I recieved a parcel in the post the other day, they were theses paintings sent from England from my dad. He has been developing his art for a long time now, he has slaved over these drawings for hours and everyone is unique and different. To help explain his wonderful painting I asked him a few questions..
1. What is your main inspiration for your paintings?
I paint these medallions or 'yantras' for a number of reasons. They are geometrically based and I have had to teach myself quite a bit of geometry to create them as they all start off as circles with a lot of straight lines radiating from them which I gradually subvert into colour and pattern.I like the vague anarchy of that process. My maths results at school were awful mainly due to having a teacher for 5 years at Grammar School who I hated andwho hated me so being top in maths at primary school was lost in apathy.I enjoy solving the mathematical problems inherent in the paintings and it has restored a bit of confidence mathematically.Secondly I read a lot about the psychedelic artists of the 60's and they took some of their inspiration from abstract yantras used by eastern artists as an aid to transcendental meditation in much the same way as a mantra does the job aurally.Seen in the right light and viewed through slightly unfocussed eyes the best work I do will spin , revolve and pulse with energy and I love creating that effect. The rods and cones in your eyes get confused by the mass of colour information in the paintings and your brain sees something static but makes it move because that is the only way it can make sense of the information. At heart though it is just the pleasure of playing with colour - colouring in for adults.
2. How long does it take to do each painting?
Each piece takes an average of 24-36 hours to create from the pencil and maths instrument base work to the finished item. There are many that I don't feel a satisfaction from and discard long before completion but every now and then I get a big buzz from one and stick with it. I have to be relaxed and in the right mood and a focus helps. I usually work for 3-5 hours at a time but sometimes when the muse is present will work for longer. 'Work' is the wrong label though. I have fun with colour-no-one in their right mind could call it work.The cycle of the seasons I am most proud of almost painted itself. 'Painting ' is probably just a handy shorthand because most of the materials I use are watercolour felt tip pens. Good ones are essential or the colour fades quite badly in a few months.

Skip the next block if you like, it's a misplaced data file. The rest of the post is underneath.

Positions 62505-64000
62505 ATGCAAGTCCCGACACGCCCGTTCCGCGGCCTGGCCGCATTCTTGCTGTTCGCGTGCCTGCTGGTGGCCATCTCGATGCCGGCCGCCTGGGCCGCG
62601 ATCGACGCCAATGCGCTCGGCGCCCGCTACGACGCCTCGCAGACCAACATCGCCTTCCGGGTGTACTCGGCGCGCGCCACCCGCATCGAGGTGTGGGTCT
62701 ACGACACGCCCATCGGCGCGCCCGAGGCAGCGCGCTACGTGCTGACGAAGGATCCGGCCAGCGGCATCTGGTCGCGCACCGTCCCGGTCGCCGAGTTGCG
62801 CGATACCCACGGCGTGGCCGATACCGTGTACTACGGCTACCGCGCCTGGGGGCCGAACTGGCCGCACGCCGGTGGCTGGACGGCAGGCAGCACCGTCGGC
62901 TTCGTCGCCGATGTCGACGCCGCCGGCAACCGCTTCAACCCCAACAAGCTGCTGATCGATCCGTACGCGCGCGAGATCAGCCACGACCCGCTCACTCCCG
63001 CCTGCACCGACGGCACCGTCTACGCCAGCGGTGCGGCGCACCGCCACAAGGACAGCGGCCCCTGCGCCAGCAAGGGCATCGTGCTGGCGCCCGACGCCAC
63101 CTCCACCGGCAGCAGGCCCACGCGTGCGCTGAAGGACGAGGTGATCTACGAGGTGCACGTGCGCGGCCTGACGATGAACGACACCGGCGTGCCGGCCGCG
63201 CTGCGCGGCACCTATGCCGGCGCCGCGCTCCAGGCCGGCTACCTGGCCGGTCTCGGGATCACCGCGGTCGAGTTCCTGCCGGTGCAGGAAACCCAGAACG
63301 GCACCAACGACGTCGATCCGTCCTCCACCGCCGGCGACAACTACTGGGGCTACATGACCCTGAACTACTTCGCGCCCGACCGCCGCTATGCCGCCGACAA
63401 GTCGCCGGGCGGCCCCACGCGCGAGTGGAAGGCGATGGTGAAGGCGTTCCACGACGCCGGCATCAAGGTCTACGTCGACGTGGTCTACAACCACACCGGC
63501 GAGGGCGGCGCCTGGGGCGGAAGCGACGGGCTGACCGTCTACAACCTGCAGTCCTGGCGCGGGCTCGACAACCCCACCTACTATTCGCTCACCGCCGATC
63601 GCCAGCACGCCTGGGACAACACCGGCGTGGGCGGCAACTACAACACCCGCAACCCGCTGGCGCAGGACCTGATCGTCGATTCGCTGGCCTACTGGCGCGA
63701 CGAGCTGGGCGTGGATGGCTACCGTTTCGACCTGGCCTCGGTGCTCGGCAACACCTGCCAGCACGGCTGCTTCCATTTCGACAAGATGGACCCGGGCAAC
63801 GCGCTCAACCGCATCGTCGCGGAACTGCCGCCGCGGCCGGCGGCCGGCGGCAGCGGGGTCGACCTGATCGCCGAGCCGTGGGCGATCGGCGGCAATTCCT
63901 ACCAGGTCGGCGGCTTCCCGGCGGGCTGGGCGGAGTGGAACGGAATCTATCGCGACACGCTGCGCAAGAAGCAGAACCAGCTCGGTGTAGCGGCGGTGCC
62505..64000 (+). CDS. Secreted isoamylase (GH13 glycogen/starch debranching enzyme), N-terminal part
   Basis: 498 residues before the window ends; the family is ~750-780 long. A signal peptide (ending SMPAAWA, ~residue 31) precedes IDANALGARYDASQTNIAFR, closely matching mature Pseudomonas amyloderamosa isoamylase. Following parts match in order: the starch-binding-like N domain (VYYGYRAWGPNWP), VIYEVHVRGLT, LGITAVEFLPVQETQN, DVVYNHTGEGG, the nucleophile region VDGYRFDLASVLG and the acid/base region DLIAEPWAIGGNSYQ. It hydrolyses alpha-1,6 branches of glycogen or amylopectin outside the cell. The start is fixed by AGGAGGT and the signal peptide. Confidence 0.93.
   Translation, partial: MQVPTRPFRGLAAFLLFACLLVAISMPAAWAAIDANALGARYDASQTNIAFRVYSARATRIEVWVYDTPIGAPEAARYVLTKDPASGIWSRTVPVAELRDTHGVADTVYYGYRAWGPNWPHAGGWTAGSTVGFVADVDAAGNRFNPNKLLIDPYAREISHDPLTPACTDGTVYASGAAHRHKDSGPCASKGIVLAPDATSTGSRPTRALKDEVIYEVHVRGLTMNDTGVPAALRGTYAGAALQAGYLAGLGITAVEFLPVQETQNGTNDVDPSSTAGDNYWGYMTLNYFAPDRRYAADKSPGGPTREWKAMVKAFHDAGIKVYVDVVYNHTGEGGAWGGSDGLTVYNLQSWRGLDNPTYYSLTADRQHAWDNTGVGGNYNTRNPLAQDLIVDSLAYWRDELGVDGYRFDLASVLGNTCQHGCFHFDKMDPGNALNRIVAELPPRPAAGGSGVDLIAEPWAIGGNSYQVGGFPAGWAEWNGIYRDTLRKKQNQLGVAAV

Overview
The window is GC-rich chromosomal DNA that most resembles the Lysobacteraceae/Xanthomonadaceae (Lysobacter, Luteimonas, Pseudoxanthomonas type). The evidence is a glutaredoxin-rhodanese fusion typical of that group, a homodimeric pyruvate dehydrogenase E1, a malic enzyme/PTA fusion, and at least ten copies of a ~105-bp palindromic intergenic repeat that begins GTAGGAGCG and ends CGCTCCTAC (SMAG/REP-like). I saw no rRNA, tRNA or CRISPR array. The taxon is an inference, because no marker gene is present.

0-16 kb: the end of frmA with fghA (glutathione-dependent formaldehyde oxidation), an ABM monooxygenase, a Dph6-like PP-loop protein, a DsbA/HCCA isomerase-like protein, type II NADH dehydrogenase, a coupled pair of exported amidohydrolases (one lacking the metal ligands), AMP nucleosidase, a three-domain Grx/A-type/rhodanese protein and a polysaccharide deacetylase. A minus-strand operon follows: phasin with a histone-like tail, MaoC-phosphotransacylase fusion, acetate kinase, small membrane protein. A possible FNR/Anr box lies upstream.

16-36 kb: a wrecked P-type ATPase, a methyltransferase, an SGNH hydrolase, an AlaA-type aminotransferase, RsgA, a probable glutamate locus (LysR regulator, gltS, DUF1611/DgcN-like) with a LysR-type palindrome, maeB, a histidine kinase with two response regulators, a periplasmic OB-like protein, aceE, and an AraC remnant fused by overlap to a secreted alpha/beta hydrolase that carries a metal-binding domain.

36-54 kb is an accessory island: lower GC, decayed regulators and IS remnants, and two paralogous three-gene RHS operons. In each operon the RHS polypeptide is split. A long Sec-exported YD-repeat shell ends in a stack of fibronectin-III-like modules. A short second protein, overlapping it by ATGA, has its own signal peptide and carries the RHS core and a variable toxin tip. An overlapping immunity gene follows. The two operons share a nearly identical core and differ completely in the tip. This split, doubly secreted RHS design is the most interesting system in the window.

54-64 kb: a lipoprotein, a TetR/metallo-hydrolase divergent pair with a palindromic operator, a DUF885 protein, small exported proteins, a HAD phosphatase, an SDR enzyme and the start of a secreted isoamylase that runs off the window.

3. How long have you been an artist for?
I wouldn't call myself an artist but I am someone who derives a lot of pleasure and satisfaction from creating something unique to me where nothing existed before. Painting is a bit of escapism . When concentrating on the work with some good music on in the background the world completely disappears.Whatever worries or concerns I might have in life take a break. However-I can't paint to order so have to be pretty relaxed to even start.I studied A Level Art with a lot of the children of quite famous artists and grew up socially visiting their houses and going to their parties. St Ives in the 60's was a special place looking back on it. Some of that inspiration in a very modest way must have rubbed off I guess. I have always been fascinated by art-almost went to Art College and have always done some form of drawing or painting. Now I am retired I have the time to focus on what pleases me instead of satisfying the needs of work or society; I do more and more.Part of my degree was in Art History and I loved the Abstract Expressionists like Barnett Newman and Jackson Pollock. Art does not have to be figurative to be beautiful.
4.Who do you make your art for??
I paint first and foremost for my own pleasure. I couldn't put a price on what I produce but the inspiration is not commercial. I love coming into the room in the morning and seeing what I produced the night before - it's usually a surprise and that distance is necessary as you can get too close to a piece and make silly decisions without a break to reconsider the direction in which it is going.. Other people seem to like the work though.At the moment I am producing a painting as a wedding present for friends who have all the material possessions they need. This piece is going well - I am relaxed about it and have the inspiration of knowing they will put it on show so I have all the requirements in place - an interested audience whom I know and trust - time- and the need to do their friendship justice with a nice piece that will be part of their lives.
A little extra detail about you....
5. Who is your favorite band/Musican
I like too many musicians too be too prescriptive. Oldies that have always stayed and played are Joni Mitchell, Jackson Browne,Crosby Stllis and Nash and Neil Young. I have had fun visiting all the music I missed when my priorities were bringing up a family and working for a living. At the moment I get most pleasure from Aussie and New Zealand bands like JBT, Xavier Rudd, Fat Freddies Drop, Kora and Katchafire. I also love Ben Harper and am getting into folk/rock revival bands from the US like Vetifer,Midlake,Fleet Foxes etc.I am a lyrics fan first and don't listen to much that is sound- based rather than words -based. I want 'For a Dancer' by Jackson Browne played at my funeral. It's a celebration of watching someone grow up and giving them them their freedom but also an acknowledgment that we all die and hopefully our memory will remind others of the joy of living.
6. Try and Describe yourself in 3 words..
For an ex - English teacher to describe themselves in only three words is a form of torture - so many words you can't have. I'll settle for optimistic, sociable and shambolic.